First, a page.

Key takeaways marketers and influencers shared for those looking to create (or expand) an influencer strategy include: 

  • How brands can best reach their target audiences is shifting. Younger audiences tend to favour visual experiences, such as those on Instagram and TikTok, and they prefer smaller content creators over celebrities and mega influencers. These meaningful interactions drive the credibility and authenticity that audiences crave, and, at the same time, help influencers create relationships over time. Knowing how and where to connect with target audiences is critical for a successful influencer marketing programme.   
  • Creating a clear, mutually beneficial partnership must be a priority. Today’s creators want more control over the content they create for brands. They expect the relationship to operate like a partnership rather than a simple fee structure. For marketers, it will be critical to balance brand requirements with creators’ demand for more freedom and control over the content they produce. In fact, according to 50% of influencers surveyed, striking this balance is the second most significant challenge they face. At the same time, compensation is a vital part of the equation – marketers must focus on incentivising influencers around important metrics, to help align both partners and deliver improved results from the relationship.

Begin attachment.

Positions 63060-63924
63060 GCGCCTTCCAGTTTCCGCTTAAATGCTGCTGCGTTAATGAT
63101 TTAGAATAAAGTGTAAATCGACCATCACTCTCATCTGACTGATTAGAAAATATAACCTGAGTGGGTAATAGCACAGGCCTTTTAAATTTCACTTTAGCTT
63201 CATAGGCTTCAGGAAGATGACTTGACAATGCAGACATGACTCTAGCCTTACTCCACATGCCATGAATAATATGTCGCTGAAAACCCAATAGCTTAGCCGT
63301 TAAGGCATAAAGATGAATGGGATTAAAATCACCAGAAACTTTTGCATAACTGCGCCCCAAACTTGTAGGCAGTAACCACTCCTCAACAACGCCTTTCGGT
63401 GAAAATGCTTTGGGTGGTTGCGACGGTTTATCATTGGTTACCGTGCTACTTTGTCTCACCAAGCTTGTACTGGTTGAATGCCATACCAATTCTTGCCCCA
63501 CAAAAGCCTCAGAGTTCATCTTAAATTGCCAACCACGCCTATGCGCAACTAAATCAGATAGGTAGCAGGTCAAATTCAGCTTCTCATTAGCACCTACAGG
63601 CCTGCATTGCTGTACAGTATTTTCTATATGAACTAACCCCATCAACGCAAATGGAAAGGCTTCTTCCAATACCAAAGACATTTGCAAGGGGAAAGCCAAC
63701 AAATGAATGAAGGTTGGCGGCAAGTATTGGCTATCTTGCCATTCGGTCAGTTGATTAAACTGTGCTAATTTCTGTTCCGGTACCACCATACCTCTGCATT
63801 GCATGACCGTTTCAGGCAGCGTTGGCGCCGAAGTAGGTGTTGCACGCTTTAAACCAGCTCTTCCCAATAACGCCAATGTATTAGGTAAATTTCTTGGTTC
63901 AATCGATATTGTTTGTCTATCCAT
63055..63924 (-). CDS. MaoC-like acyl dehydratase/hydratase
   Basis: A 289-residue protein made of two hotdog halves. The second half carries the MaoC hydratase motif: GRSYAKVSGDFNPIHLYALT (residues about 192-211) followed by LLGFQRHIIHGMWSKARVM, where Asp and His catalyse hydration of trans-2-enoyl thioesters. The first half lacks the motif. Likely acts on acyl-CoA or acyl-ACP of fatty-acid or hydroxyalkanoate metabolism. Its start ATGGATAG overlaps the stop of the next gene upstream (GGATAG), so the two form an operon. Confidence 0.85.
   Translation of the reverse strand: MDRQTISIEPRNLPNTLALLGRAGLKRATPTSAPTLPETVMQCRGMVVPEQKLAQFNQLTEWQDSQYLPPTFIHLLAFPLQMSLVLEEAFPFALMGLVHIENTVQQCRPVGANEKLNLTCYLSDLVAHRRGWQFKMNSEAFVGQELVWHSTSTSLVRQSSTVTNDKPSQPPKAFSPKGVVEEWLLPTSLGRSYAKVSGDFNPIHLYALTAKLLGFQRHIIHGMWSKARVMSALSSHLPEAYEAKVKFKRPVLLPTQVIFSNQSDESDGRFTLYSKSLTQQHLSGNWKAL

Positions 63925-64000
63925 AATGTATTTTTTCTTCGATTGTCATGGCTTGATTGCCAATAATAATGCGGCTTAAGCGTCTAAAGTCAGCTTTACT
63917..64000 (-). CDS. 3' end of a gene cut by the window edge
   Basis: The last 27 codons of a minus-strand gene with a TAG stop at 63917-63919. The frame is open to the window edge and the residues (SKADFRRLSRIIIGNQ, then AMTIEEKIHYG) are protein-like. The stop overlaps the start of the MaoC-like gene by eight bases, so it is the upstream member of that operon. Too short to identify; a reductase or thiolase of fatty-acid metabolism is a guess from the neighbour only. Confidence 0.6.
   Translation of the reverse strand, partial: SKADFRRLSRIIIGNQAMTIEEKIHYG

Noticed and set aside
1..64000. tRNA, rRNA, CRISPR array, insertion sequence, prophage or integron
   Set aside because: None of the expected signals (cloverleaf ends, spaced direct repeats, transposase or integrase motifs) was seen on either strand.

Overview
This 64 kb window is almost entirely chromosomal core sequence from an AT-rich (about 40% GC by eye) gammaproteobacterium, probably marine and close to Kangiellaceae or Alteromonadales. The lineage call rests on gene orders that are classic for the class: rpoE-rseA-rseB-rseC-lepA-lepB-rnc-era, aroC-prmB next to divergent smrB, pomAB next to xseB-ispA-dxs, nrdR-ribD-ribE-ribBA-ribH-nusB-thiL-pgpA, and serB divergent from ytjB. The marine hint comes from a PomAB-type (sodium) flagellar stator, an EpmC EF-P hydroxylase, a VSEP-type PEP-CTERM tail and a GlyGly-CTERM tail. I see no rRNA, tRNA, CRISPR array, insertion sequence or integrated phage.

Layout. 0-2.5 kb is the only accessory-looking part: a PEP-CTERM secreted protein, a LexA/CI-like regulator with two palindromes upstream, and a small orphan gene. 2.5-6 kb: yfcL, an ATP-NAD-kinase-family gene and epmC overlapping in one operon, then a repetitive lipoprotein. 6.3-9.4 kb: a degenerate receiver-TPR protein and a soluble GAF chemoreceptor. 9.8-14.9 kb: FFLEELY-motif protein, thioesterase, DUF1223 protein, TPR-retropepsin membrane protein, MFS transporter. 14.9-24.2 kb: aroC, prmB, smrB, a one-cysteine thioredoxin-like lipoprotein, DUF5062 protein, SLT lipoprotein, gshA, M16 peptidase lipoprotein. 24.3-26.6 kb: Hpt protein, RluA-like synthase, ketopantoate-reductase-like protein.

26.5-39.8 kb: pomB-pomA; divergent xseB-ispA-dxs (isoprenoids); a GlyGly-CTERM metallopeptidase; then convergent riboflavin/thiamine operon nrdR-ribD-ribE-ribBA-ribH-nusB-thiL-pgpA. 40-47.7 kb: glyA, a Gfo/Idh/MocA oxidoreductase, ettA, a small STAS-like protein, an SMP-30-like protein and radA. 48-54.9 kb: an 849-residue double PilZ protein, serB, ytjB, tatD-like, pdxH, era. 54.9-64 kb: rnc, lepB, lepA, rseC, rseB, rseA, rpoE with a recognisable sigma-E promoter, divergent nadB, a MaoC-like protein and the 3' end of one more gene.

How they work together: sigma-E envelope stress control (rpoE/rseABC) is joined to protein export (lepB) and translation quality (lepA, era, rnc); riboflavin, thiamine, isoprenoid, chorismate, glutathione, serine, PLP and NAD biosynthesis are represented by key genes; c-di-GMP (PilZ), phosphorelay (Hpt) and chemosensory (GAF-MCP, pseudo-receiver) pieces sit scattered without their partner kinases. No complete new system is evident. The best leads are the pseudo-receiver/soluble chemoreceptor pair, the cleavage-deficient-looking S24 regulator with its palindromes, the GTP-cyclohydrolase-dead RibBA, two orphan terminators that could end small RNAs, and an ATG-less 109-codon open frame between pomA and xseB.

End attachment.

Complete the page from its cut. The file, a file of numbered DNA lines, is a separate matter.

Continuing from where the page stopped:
• Driving valuable long-term relationships with creators is key. As influencers become more important to the brand-consumer relationship, it is important to stay focused on creating long-term relationships, which over time help drive more conversions. Though marketers tend to leverage influencer marketing for shorter, more awareness-driven campaigns, results can improve the longer a brand works with an influencer. A key example of this is in the beauty and fashion industry, where advertisers have proven that longer-term influencer marketing collaborations yield better outcomes. And, among marketers who use influencers over a longer period, 73% rank trust and authenticity as the biggest strengths of influencer marketing – six percentage points higher than among other marketers. 
  • The criteria for selecting influencers has changed, too. While macro influencers boast followings in the millions, nano and micro influencers with less than 1,000 followers may be key to unlocking a successful influencer strategy, according to respondents. Not only do they bring extra authenticity – they have very active communities of followers, resulting in higher engagement and their potential to influence product purchase decisions. 

Interested in hearing leading global brands discuss subjects like this in person? Find out more about Digital Marketing World Forum (#DMWF) Europe, London, North America, and Singapore.